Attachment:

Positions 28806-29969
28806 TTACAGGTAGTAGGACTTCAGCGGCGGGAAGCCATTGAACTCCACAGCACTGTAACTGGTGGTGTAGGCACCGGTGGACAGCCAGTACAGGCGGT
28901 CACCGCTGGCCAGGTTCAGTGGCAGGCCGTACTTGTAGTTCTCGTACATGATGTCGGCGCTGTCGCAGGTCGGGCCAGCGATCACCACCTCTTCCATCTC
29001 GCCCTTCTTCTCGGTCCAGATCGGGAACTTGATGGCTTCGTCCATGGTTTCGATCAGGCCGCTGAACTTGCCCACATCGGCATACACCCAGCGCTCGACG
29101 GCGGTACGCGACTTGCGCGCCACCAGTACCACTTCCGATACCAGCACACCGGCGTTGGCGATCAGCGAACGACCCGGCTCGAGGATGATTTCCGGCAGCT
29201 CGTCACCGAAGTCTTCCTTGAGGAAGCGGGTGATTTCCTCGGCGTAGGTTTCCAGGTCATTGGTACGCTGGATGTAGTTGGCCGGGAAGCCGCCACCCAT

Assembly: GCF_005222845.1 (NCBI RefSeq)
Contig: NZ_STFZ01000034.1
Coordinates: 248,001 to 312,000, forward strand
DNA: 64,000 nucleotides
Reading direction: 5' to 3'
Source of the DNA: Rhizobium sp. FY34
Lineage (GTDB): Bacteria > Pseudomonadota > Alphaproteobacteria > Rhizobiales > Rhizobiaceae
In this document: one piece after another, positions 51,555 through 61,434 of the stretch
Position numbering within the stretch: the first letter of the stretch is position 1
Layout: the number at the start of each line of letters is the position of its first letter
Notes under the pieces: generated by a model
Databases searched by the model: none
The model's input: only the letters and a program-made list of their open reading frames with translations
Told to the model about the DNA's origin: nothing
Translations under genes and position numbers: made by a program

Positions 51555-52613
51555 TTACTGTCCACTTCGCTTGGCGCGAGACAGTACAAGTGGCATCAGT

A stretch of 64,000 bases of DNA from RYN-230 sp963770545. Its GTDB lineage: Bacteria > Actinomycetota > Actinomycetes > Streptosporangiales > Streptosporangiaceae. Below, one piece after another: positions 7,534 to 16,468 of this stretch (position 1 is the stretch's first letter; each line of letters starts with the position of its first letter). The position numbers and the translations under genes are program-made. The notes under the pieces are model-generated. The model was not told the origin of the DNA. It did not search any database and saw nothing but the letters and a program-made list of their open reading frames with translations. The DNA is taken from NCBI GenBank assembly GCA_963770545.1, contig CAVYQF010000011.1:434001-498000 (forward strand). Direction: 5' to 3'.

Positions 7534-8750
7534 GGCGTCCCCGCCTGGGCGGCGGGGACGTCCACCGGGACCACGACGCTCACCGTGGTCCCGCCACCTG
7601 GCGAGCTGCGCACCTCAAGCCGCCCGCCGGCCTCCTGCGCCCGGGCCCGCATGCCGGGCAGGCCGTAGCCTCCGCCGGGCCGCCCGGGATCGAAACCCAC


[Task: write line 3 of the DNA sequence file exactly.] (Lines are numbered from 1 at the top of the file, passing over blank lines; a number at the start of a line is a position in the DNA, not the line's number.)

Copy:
28901 CACCGCTGGCCAGGTTCAGTGGCAGGCCGTACTTGTAGTTCTCGTACATGATGTCGGCGCTGTCGCAGGTCGGGCCAGCGATCACCACCTCTTCCATCTC